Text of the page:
An Unconventional Farewell

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The phone jarred around 7AM, never a good thing.  A short while later Michael says, “It’s Jodi, Melissa has him back at the emergency vet.  They’re saying he needs surgery; it will cost about $4000.  She doesn’t have that money; we don’t have that much money to lend her.  It’s either surgery or she will have to put him down.  He can’t move his back legs.  She says she can’t do it alone and wants to know if we’ll come.  They’ll wait ’til we get there.”

“Of course we’ll be there.”  Out the door, into the car, neighbor called to make sure they can cover our dogs since it will most likely be hours until we get back home.  We set off to drive the 50+ miles to be with Melissa and Jodi.  How does one woman, our girl, handle having to make a decision like that again?  And again.  First with Dash, then with Connor and now Jodi.  Jodi is only two years old.  Her funny Frenchie….4000…who has that sort of money for a surgery?  And how does one deal with the sense of failure that you just can’t afford to do everything that can be done?  Of course we’ll be there.

It took longer than we would have hoped; traffic around Pittsburgh, well never mind.  We got there and were directed to a room, opened the door to find Melissa laying on a blanket next to Jodi, her face swollen from hours of sobbing over her dog.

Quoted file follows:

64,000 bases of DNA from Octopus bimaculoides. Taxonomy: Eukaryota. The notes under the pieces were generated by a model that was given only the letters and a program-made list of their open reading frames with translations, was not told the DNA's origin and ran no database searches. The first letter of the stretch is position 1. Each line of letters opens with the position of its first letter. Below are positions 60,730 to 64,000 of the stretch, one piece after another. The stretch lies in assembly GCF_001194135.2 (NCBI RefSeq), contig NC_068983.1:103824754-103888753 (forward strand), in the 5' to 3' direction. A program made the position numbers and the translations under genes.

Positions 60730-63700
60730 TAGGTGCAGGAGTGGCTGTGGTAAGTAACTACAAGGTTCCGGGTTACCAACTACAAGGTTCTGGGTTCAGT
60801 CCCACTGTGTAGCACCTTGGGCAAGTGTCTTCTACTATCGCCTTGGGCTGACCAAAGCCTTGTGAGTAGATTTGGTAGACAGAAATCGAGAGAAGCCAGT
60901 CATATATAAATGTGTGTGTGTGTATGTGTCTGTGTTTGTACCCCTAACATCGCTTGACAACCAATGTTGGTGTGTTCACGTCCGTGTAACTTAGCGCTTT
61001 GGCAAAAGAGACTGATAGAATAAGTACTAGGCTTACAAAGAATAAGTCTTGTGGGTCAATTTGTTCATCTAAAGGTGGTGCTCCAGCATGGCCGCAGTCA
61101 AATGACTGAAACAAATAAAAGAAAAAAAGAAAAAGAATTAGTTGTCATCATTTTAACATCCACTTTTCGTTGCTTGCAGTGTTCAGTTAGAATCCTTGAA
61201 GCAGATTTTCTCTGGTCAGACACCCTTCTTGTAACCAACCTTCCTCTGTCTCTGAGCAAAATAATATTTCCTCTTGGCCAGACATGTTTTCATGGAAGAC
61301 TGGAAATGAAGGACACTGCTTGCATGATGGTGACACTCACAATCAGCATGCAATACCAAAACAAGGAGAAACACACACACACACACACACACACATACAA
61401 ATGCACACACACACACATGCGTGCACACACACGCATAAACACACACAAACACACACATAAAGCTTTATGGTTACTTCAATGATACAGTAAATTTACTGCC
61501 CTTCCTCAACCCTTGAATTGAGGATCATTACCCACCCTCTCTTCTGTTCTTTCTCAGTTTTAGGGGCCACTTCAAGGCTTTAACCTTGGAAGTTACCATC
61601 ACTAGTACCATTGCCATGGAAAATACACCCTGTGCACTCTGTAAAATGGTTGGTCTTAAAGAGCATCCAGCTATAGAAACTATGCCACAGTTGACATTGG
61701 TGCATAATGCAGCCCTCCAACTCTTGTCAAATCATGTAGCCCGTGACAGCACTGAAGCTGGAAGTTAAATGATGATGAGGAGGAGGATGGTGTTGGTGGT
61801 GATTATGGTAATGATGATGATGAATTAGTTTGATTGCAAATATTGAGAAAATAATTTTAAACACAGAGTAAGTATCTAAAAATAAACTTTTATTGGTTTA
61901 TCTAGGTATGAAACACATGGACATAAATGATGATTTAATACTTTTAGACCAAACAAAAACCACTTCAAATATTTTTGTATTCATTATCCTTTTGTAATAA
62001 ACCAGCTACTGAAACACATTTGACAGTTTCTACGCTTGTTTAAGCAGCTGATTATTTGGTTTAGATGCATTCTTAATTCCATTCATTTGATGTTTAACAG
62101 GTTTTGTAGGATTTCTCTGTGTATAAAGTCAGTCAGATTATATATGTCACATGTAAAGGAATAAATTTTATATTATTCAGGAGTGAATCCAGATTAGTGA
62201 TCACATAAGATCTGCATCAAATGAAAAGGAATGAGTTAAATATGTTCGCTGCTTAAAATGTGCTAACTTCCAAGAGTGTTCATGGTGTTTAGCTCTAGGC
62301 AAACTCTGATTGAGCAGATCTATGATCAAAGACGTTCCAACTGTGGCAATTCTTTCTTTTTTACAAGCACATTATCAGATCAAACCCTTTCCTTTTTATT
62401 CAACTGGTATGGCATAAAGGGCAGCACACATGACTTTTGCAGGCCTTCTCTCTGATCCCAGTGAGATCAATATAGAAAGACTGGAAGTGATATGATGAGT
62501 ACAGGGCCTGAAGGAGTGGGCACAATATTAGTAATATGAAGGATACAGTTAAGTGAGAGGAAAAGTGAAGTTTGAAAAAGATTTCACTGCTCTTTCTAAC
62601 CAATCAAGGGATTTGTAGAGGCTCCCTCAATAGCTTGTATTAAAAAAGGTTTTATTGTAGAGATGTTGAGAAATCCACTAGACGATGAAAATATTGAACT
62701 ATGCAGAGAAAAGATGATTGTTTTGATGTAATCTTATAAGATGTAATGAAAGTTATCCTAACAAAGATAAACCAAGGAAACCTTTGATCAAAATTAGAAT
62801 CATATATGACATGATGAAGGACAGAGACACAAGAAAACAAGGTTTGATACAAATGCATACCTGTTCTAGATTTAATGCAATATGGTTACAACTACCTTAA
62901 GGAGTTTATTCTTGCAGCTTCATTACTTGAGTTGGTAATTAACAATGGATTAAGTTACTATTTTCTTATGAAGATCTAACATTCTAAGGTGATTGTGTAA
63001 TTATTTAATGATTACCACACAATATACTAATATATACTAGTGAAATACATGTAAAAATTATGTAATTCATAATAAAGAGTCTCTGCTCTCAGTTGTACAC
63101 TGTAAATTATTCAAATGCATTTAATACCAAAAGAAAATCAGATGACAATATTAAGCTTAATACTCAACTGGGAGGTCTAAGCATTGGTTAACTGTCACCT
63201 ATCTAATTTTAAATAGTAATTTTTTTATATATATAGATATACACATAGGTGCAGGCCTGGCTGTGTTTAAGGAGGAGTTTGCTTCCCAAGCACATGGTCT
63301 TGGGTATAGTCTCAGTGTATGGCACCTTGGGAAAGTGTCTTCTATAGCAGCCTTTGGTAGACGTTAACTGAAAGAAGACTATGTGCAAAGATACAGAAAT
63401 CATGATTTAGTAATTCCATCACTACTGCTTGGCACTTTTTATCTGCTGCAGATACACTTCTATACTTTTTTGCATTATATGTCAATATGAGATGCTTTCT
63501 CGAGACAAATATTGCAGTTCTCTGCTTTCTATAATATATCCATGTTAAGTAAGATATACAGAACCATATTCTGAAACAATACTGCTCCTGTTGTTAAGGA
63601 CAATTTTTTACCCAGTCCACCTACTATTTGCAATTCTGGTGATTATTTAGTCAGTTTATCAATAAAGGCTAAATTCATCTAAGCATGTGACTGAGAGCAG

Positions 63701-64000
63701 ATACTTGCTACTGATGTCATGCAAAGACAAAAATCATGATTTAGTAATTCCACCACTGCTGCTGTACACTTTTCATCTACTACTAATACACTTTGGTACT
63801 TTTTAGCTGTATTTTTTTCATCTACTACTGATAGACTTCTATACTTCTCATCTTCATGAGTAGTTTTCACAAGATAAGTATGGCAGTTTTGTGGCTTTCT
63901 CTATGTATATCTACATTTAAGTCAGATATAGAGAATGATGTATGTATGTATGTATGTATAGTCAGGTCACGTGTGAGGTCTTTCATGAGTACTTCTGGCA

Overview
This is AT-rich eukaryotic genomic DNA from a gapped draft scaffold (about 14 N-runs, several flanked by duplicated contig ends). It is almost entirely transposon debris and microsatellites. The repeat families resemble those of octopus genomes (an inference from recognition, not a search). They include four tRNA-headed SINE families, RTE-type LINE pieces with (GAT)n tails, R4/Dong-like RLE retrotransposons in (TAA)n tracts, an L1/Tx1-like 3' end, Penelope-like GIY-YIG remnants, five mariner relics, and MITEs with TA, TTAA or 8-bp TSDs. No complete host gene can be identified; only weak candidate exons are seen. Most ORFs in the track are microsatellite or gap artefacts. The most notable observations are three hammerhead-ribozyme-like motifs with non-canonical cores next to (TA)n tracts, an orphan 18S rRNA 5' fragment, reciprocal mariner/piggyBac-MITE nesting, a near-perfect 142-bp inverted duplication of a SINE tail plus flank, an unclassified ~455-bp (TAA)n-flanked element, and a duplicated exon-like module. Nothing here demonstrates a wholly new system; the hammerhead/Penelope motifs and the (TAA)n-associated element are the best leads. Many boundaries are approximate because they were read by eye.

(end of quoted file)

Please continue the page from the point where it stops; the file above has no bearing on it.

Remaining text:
And then we sat while she tormented and we hugged her.  I Reiki’d Jodi.  My hands warmed; he felt so vital and yet along his back I could feel his tension and the discomfort.  They had examined him when first arriving, given him pain meds through a cath in his front leg.  And, so we waited while she finally came to the terrible decision that he would have to be put down.  We stayed with Jodi, while she walked out to tell the front desk she needed the consent forms and they said they would send someone straight back to her.

We waited a long while again.  She texted her boyfriend who is the one person Melissa would have wanted there with her, but sadly Pete started his new job that same day.  Sad timing.  Frequent messages flying between fingers was the best he could do to support her when he couldn’t be there.  And we waited some more.  Jodi becoming more sore and a bit confused as to what was going on as his meds wore off.